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70 pc turnout at Lanka polls

Retired general Sarath Fonseka may or may not win Tuesday’s Presidential election against incumbent Mahinda Rajapaksa. But there is one, rather important, vote he did not receive in today’s voting – his own, reports Sutirtho Patranobis.

world Updated: Jan 27, 2010 00:43 IST
Sutirtho Patranobis

Retired general Sarath Fonseka may or may not win Tuesday’s Presidential election against incumbent Mahinda Rajapaksa. But there is one, rather important, vote he did not receive in today’s voting – his own.

As it surprisingly turned out, US green carding-holding Fonseka isn’t a registered voter in Sri Lanka. But as per provisions of the Lankan Constitution, Fonseka remained qualified to run for President.

``I want the people to know that I am fully qualified; under article 13 of the constitution, to contest for the Presidential Election,” Fonseka said. ``I am a citizen of this country which is why I was the Chief of Defence Staff and the Army Commander,” Fonseka added. Minutes before polling ended at 4 p.m., Fonseka gave a television interview explaining what appeared to be a closely guarded secret.

The government, however, later said that it would seek a clarification from the Election Commission on the issue and if required take legal recourse.

Till late evening, there was no official data on voter turnout. But, according to non-governmental election monitors, more than 70 per cent of the 14 million-electorate had cast their votes in the first nation-wide poll after the defeat of the LTTE.

Rajapaksa and Fonseka appear to be neck-and-neck in the race.

There were reports of violence from Jaffna, 400 km north of Colombo, where grenades and petrol bombs were lobbed by unidentified miscreants to scare voters. Sporadic incidents were reported from Vavuniya, about 300 km from Colombo, where displaced Tamils voted in temporary refugee camps.

The TamilNet website reported that ``18 percent voted in the Tamil-dominated Jaffna, according to Jaffna Election Official S. Kuganathan. However, reports from Batticaloa (Tamils and Muslim dominated district in the east) said turnout was 55 percent.’’ The Centre for Monitoring Election Violence said the turnout in the former Tamil Tiger administrative capital, Kilinochchi, was less than 8 per cent.

Counting began in the evening and the result was expected by Wednesday noon.

As voting progressed, and indeed through the poll campaign, if India kept a watch, it did quietly. As Sri Lanka’s closest and largest neighbour, India has a history of influencing politics and then receiving flak for it in the island nation. Presidents and political parties have made their mark by whipping up Sinhalese nationalism and anti-India rhetoric. But in the run-up to Tuesday’s crucial poll, political parties and their protagonists too seemed to have deliberately kept away from criticising India.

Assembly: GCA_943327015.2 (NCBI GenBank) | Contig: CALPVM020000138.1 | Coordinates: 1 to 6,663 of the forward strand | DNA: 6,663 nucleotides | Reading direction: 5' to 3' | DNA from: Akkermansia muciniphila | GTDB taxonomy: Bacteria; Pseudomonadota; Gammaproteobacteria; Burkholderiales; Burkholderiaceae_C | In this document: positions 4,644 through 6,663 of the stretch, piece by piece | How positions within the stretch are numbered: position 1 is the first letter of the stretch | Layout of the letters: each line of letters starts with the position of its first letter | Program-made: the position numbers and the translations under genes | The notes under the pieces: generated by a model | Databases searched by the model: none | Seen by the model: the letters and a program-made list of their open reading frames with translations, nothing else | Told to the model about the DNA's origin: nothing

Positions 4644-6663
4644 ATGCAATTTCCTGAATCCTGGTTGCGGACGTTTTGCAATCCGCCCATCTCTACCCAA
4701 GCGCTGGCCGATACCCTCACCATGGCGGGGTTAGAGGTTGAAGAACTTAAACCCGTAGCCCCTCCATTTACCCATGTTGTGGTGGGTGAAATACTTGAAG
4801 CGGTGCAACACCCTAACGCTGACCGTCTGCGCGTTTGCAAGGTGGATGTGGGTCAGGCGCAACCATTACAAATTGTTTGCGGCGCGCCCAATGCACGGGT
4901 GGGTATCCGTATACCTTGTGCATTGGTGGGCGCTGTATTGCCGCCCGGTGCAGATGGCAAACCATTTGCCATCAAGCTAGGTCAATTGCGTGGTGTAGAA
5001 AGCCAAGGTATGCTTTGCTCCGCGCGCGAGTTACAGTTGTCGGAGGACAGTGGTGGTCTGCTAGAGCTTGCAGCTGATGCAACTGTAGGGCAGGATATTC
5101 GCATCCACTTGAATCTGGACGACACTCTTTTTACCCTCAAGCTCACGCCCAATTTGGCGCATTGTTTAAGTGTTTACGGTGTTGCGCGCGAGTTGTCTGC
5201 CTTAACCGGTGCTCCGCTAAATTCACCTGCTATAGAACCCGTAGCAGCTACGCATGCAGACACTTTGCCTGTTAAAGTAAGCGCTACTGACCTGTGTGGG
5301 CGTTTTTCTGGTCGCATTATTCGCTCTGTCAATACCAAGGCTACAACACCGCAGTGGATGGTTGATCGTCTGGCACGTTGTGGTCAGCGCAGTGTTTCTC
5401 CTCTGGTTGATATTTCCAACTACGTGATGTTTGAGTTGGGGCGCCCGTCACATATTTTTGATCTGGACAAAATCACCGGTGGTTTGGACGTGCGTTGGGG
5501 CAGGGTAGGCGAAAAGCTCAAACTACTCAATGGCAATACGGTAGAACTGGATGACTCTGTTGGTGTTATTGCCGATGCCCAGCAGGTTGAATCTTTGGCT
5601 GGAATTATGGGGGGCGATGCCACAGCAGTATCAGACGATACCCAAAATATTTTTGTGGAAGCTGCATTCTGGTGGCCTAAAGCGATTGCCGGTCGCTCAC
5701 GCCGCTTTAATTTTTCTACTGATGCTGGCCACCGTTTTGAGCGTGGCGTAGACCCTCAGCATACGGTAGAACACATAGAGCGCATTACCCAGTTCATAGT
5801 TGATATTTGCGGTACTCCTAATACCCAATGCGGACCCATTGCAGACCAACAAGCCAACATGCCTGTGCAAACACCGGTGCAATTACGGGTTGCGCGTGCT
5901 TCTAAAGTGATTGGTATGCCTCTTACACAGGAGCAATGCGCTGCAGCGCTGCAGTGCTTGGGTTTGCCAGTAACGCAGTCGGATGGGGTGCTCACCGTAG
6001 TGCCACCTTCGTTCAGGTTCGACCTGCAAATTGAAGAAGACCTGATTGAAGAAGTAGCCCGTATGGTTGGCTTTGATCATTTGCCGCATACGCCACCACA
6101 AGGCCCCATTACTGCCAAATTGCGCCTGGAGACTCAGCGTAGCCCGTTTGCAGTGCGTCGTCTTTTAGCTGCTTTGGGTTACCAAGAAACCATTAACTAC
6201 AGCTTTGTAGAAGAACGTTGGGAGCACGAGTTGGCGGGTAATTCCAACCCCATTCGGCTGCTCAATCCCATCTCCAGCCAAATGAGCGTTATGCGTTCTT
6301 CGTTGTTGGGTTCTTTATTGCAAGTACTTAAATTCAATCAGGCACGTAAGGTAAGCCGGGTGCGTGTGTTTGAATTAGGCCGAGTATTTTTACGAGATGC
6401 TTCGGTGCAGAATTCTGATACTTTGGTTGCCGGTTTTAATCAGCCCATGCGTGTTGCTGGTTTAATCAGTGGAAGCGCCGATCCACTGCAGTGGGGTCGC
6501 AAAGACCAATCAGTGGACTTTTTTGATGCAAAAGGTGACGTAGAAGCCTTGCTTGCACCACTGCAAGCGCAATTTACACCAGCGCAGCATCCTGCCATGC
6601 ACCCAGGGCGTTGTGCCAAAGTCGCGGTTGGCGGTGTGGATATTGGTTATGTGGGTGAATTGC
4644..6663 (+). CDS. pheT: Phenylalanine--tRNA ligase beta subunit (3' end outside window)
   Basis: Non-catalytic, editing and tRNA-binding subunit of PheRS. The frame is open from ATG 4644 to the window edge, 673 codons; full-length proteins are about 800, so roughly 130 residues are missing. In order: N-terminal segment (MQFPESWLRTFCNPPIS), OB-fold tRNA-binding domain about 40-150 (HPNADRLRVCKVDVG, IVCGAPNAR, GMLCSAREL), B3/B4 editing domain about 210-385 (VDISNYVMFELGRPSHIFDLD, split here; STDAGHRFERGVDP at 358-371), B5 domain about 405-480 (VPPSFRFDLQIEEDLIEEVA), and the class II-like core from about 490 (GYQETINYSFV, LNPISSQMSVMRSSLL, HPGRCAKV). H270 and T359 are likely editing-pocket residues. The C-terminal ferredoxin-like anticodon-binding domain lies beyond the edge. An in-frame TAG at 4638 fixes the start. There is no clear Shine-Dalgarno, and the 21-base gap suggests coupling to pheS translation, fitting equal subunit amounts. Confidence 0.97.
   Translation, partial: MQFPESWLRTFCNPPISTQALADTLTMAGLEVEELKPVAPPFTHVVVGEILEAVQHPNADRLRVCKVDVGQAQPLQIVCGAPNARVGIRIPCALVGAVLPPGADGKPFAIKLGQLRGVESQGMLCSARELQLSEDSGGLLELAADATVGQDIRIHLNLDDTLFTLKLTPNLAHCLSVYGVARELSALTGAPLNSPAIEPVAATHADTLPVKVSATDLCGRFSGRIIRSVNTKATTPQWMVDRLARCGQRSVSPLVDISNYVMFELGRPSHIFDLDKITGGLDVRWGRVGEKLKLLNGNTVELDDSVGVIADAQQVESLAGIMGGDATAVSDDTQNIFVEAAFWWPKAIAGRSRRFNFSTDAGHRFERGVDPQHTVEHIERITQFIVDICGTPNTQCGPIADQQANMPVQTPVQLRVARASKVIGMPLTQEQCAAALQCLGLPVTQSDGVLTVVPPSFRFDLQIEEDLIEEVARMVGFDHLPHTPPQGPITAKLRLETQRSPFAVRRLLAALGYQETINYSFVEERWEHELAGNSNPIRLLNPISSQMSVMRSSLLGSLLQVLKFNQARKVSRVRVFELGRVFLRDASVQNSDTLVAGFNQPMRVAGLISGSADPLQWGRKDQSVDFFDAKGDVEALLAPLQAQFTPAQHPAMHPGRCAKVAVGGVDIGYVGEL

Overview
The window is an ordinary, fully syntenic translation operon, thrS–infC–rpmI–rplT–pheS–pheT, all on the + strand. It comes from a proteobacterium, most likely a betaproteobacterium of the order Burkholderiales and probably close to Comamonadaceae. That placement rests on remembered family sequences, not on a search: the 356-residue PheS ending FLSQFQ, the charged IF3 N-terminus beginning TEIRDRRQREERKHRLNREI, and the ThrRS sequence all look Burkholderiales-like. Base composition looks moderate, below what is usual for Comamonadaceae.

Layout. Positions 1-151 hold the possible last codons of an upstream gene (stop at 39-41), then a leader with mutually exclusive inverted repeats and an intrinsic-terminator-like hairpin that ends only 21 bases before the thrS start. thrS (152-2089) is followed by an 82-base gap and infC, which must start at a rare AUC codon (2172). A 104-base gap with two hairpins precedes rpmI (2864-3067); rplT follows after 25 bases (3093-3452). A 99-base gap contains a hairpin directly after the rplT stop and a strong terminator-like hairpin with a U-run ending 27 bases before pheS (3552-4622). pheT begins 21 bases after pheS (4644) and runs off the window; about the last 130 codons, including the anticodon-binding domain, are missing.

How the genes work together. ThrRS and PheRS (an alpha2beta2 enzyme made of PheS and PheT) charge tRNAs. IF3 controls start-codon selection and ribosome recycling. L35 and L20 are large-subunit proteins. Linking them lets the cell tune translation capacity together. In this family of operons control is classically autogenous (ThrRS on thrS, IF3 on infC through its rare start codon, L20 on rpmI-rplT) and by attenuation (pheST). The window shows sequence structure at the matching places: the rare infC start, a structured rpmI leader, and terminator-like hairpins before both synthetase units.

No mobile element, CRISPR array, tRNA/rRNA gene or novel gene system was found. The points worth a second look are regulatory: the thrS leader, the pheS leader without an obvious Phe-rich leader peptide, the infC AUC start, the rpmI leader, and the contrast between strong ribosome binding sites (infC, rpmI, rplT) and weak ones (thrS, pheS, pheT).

One reason for that is India is not being seen here as openly backing either Rajapaksa or Fonseka.

Neither the ruling United People’s Freedom Alliance (UPFA) or the combined opposition coalition, United National Front (UNF) – including the stringently anti-India Janatha Vimukthi Peramuna (JVP) -- made India or its economic and regional foreign policy an issue during the campaign.

What did surprise many was the complete silence of the JVP, a radical Marxist party, on India. Broadly, India for JVP is what the United States is for the Indian Left parties – an evil, capitalist empire out to gobble up smaller economies in the neighbourhood. JVP’s anti-India policy is one of its essential doctrines.

But the politics seems to have changed. ``We are not always anti (India). If they support Sri Lanka, we do not oppose India. When India acts anti-Sri Lanka, only then we oppose,’’ JVP MP Vijitha Herath said on Monday.

``Both candidates need India. Both candidates have wooed India. And both candidates are in touch with New Delhi,’’ a political analyst, who did not wish to be named, said.

``India is also not being seen as overtly interfering in the election. And, the UNP is a large part of the opposition and is not known to be anti-India. The fact that UNP and JVP are on the same platform itself is radical,’’ historian Silan Kadirgamar said. As long as India is not seen as hurting Lankan nationalism, anti-Indian feelings would remain dormant.

``It is a good sign that India has not been attacked in the campaign. Maybe, India is doing a good job here,’’ a diplomat said. As for which Presidential candidate India is supporting, the running joke in political circles here is India would support the winner.